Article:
Then, and now, there wasn’t much she couldn’t do. Arike grew up playing in the backyard with her two older brothers, as well as a cousin that was three weeks older — Diamond Stone, now a professional basketball player. When Arike was in the first grade, she played in a basketball league against fourth- and fifth-grade girls.

Her first college recruiting letter arrived in the seventh grade, the same year she won her first state title. She went on to capture an AAU national championship in 2010.

By the time she arrived at Divine Savior Holy Angels High School in 2011, Arike’s offensive arsenal was beyond advanced. She was automatic — a shot-making machine.





“I remember the very first time I coached her,” Witt said last month. “I think it was a varsity summer league tournament, and she did a couple things I’d never seen before. I turned to my assistants on the bench sarcastically, like, ‘It’s all coaching. Can you believe I’ve been able to have such an impact on her this quickly?’

“She had the full package offensively by the time I got her. She came in as a freshman with what I would consider high-major (Division I college) offensive skills.”


After marrying his wife, Gregory Ogunbowale took her to his native Nigeria to meet his mother.

“When she saw her,” Gregory said, “my mother gave my wife that name.”

Legally, she returned to the United States as Yolanda Ogunbowale. But to the family, she was Arike — and she liked the name so much that she passed it on to her only daughter.

Technically, Arike means “one who is blessed on sight” or “something that you see and cherish.”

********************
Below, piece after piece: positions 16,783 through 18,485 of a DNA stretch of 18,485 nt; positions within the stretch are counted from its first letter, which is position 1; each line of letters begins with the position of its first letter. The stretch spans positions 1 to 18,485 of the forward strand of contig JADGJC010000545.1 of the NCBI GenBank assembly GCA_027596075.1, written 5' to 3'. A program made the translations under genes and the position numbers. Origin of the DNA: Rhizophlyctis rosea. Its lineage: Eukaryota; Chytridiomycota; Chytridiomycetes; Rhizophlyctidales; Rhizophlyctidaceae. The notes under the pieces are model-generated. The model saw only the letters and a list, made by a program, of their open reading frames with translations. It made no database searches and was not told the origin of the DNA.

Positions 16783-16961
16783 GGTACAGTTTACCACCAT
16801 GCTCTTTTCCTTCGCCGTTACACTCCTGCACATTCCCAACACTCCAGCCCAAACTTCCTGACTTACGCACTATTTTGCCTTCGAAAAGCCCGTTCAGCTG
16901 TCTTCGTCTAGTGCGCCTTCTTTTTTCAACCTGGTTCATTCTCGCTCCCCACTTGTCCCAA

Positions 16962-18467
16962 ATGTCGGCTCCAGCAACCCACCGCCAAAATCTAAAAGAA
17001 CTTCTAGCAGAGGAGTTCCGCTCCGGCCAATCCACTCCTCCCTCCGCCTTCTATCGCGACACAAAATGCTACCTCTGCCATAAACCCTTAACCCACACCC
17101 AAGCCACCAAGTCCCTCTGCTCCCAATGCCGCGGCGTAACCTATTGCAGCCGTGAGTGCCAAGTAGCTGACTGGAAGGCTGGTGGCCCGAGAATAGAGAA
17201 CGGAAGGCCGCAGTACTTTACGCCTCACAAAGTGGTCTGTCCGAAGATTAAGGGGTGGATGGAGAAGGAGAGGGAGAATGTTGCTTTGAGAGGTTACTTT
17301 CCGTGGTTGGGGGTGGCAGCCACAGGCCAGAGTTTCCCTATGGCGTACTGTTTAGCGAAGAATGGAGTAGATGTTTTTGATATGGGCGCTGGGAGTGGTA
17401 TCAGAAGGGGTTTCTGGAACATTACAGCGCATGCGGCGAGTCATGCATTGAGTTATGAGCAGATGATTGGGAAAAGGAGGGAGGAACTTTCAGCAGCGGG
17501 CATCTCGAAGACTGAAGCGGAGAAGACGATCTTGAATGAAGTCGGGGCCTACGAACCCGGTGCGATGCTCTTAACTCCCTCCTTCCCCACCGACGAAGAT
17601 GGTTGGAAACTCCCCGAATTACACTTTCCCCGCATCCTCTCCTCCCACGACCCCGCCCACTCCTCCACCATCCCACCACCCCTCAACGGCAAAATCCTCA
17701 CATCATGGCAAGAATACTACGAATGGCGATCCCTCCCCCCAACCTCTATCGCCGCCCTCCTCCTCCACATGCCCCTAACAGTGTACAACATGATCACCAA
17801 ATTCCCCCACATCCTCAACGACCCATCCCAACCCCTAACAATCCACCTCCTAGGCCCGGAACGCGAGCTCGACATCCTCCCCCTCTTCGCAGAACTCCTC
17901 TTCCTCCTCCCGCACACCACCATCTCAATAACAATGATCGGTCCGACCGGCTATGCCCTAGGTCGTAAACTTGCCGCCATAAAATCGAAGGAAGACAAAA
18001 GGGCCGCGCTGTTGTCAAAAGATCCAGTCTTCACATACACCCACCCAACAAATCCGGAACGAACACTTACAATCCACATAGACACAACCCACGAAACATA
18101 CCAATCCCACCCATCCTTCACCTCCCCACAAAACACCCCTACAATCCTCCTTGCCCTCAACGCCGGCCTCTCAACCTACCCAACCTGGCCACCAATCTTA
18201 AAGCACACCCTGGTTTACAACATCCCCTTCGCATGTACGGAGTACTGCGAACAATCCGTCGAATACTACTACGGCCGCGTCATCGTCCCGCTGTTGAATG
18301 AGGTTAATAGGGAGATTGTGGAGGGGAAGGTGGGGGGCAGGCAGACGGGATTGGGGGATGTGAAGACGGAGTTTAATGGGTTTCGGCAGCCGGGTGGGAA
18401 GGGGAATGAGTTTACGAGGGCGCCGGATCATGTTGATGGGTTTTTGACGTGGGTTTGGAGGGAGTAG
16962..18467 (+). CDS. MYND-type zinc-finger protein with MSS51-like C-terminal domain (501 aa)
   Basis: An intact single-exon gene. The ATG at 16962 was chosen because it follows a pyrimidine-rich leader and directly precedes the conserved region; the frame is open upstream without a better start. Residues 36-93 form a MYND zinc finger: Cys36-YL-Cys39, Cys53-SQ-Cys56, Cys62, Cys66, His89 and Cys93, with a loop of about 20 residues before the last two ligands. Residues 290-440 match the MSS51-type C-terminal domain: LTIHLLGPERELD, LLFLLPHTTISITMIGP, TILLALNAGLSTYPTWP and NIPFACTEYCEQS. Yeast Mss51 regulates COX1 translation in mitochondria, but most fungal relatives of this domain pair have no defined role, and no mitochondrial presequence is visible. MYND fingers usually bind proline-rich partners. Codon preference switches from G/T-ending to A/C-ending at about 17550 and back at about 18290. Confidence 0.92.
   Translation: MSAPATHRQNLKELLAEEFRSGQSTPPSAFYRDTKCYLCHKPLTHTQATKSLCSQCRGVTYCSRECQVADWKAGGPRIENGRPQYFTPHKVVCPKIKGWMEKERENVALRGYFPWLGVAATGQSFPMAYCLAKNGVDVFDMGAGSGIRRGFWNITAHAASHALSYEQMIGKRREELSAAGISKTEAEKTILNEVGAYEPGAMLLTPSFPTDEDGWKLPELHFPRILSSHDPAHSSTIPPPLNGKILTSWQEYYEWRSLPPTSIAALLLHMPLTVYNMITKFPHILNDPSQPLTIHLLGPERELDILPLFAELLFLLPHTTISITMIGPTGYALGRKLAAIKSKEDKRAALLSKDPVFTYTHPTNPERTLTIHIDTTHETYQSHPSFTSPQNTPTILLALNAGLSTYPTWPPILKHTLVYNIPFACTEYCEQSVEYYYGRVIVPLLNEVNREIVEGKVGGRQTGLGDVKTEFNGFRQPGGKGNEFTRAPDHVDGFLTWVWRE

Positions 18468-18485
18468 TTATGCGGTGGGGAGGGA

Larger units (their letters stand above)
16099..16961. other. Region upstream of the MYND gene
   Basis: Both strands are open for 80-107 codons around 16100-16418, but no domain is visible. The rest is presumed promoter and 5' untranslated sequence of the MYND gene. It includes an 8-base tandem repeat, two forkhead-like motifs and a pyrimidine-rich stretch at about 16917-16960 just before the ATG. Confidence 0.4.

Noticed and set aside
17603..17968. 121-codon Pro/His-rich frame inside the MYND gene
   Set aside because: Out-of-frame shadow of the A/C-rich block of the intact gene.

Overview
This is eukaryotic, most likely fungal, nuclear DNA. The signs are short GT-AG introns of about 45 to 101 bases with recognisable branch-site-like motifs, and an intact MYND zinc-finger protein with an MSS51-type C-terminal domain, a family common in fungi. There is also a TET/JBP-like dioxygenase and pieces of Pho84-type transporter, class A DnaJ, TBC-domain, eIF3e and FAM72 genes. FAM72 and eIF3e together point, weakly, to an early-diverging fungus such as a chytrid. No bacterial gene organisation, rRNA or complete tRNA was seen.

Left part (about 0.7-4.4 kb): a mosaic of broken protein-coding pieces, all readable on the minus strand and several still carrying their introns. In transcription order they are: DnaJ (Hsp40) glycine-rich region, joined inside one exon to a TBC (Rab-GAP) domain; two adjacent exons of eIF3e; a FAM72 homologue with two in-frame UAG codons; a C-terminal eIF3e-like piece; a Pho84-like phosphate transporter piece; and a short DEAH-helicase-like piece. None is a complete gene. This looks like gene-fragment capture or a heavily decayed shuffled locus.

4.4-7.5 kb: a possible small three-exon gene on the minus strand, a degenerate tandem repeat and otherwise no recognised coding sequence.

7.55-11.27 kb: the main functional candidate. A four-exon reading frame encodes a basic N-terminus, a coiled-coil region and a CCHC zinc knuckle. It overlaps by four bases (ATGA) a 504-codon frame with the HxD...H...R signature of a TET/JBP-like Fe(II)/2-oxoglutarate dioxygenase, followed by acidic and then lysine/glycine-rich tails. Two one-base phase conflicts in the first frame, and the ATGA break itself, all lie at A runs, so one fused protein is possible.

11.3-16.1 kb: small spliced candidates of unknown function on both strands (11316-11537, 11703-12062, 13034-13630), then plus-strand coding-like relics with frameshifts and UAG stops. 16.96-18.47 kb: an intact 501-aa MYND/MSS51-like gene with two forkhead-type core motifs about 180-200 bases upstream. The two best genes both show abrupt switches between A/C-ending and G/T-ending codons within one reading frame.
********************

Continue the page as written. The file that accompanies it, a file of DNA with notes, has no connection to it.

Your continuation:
For four years, the people of Wisconsin saw.

She conquered.

They cherished.

“I could not believe the amount of random people at away games that wanted her autograph,” said Worzella, Arike’s head coach in her senior season. “Coming in, I knew she was big. But the lines of people after every game just got bigger and bigger and bigger.

“Whether it was little girls wanting their picture taken with her, adults wanting autographs or high school boys coming up and wanting her to sign their arm, it was crazy.”

All that crazy culminated in the state semifinals at the end of her senior season, when Arike — a McDonald’s High School All-American and three-time Gatorade and Associated Press Wisconsin Player of the Year — scored a state tournament record (for boys or girls) 55 points in an 86-76 overtime win over Middleton. That included 21 points in the final three minutes of regulation and overtime, as well as a state-record 45 attempted shots.

Middleton head coach Jeff Kind even embraced the basketball equivalent of hockey shifts, substituting five new players every 90 seconds in a desperate attempt to slow her down.

“But she just kept going,” a defeated Kind told the Milwaukee Journal Sentinel after the game. “So, I don’t know. I think there’s a lot of people wondering how you stop her.”

While Kind was searching for answers, Worzella and Arike were seated in the first row of the bleachers, watching the second state semifinal of the day.

Well, at least Worzella was watching.

“I look over to my left, and there’s a looooong line of people waiting for autographs and pictures,” Worzella recalled. “We were right on the court, and that line easily went up the stairs. It was at least 30 or 40 deep.

“She didn’t get any time to watch the game, because she was signing autographs the whole time.”

She signed shirts. She signed arms. She even signed a phone.

Not a case, she noted last month. “I signed somebody’s actual iPhone.”

“It was like Madonna,” Witt said. “You only needed one name. Everybody was talking about Arike.”


Maybe she isn’t Madonna, but everybody’s still talking about Arike.

That’s what happens when you sink a 3-pointer to down undefeated UConn in the closing seconds of the 2018 Final Four, then deliver an identical sequel in the championship final against Mississippi State; when you play two-on-two with Ice Cube, Ellen DeGeneres and Kobe Bryant — your basketball idol — on national television; when you become the first collegiate athlete to compete on “Dancing with the Stars.”